One of the key points that we evaluate during our consultancy in operational marketing, is the operational process; the internal and external operating process within the organization. One of the core objectives of operational marketing is to achieve simplicity through the evaluation and analysis of implemented processes.
Operational simplicity is important because it directly influences the marketing efforts that the organization implements, and in turn, redounds in the consumer’s overall experience with the brand.
The annual Global Brand Simplicity Index Study of 2017 indicates that:
• 64% of consumers will pay more for a simpler experience.
• 61% of consumers are more likely to recommend a brand because it is easier to use.
• A portfolio of shares in the stock market of these simpler brands surpassed the main stock indices by 330%.
• When your experiences are too complex, an average business brand can leave an estimated $ 86 billion share on the table.
According to the Harvard Business Review, in 2006, McDonald’s saw its position stagnant. The fast food chain decided that the problem was their limited menu, so they tried many new items and ended up doubling the offers. But sales barely moved.
Finally, in 2016, it took a new direction. He went back to basics, eliminated most of those additional items and, instead, expanded his popular breakfast offerings. Sales finally went up, with the same store revenues 6% in 2017, and shares rose 40%.
It turns out that what their customers wanted the most was not a large menu, but a breakfast throughout the day. The executives had heard this request from the beginning. But they had ruled it out because it would require restaurants to improve and reorganize their kitchens. Additional items for lunch and dinner, on the other hand, involved relatively few adjustments.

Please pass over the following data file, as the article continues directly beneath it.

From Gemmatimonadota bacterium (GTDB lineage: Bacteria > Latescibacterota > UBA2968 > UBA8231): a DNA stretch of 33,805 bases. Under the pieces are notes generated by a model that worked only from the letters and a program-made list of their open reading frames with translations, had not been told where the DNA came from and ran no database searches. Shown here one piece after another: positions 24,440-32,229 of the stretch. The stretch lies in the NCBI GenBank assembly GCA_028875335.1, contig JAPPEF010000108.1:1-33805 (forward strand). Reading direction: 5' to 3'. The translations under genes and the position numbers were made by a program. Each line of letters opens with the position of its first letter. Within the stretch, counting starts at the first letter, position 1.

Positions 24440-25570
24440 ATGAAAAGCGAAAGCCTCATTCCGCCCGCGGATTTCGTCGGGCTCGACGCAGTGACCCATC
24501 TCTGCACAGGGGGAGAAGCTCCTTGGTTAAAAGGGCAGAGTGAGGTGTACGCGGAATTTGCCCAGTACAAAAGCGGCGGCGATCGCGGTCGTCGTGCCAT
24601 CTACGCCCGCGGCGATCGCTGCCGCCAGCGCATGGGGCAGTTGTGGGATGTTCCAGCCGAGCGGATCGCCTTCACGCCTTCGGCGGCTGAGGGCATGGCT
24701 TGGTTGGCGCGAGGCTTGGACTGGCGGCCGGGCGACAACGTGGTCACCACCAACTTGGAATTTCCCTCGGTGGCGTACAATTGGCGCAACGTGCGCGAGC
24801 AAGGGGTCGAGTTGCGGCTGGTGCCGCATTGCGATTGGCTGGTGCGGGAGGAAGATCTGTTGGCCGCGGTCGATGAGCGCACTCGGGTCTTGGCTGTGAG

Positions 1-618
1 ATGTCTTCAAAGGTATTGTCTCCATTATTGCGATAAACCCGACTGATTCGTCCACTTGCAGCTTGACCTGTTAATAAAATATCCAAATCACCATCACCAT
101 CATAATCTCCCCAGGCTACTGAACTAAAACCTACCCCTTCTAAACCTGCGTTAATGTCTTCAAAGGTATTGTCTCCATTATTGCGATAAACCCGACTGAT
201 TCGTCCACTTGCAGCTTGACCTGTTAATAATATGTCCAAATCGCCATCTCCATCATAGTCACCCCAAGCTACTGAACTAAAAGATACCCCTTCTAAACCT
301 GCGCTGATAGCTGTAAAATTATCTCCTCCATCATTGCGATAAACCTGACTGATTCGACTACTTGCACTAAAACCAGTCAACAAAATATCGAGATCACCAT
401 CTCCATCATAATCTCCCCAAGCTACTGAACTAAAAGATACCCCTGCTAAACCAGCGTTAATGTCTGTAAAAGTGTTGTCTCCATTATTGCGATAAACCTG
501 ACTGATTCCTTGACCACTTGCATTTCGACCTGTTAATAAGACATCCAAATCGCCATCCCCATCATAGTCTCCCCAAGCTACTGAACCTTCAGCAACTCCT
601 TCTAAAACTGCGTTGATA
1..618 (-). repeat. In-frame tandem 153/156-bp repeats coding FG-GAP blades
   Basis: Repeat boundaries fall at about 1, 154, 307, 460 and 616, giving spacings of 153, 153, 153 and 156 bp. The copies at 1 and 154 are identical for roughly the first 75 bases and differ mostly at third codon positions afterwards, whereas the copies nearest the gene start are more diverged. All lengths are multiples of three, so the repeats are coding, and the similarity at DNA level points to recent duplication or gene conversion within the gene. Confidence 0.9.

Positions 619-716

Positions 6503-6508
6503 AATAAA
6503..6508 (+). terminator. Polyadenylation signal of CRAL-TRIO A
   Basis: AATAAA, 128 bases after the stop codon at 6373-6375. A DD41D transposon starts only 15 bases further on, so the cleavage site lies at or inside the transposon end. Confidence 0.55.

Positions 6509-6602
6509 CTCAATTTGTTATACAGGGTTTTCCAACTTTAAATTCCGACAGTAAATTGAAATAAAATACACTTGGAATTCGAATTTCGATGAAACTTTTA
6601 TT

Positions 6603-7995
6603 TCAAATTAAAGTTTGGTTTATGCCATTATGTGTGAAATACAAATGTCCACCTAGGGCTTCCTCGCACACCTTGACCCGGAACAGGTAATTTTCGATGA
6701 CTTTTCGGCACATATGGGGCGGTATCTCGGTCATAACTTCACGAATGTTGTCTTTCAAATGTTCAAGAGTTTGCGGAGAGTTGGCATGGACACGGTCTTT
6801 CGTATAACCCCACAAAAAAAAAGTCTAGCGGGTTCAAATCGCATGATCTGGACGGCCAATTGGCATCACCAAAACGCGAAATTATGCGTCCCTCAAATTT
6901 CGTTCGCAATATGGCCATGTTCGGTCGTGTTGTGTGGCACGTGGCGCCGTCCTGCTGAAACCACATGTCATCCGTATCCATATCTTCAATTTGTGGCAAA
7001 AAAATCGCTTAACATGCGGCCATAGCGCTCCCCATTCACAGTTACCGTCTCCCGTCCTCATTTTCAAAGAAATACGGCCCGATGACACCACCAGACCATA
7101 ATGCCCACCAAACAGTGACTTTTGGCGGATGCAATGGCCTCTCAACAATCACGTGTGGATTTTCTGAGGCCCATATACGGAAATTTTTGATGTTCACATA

Only when the least expensive solution failed, executives finally wanted to try the extended breakfast. But to make that change, they first had to restore a simpler menu: otherwise, the massive variety would have overwhelmed even the improved kitchens. They had to work in sequence, which means they had to simplify the operation first, before they could launch their new growth effort.
The lesson: growth is achieved by making things simpler for your client than for you.
There are processes within a company that will always be complex, such as information systems. Amazon, for example, operates with a complex data collection and information system. This is a system based on algorithms, but it results in a simple experience for the consumer when deciding to make a purchase on their platform.
Now, achieving this simplicity, as indicated in the Harvard Business Review article to boost growth, requires intentional decision making that starts from the outside. From the outside, because from outside a third party can appreciate what goes on inside and can make recommendations to simplify processes.
That does not mean that you should leave aside being focused on the client. You have to rethink your strategic moves to serve those customers in the current and future context of your market, not in the past. You must also resist the temptation to try everything with your clients and wait for something to hold or click.
You need to resist seemingly attractive movements that have undesirable long-term consequences. When you decide on an attack plan, you must carefully sequence your moves to avoid overwhelming your organization or your clients. At each stage of strategic planning, this requires a deep reflection from the outside, but this will ensure that your growth will rise up and forward.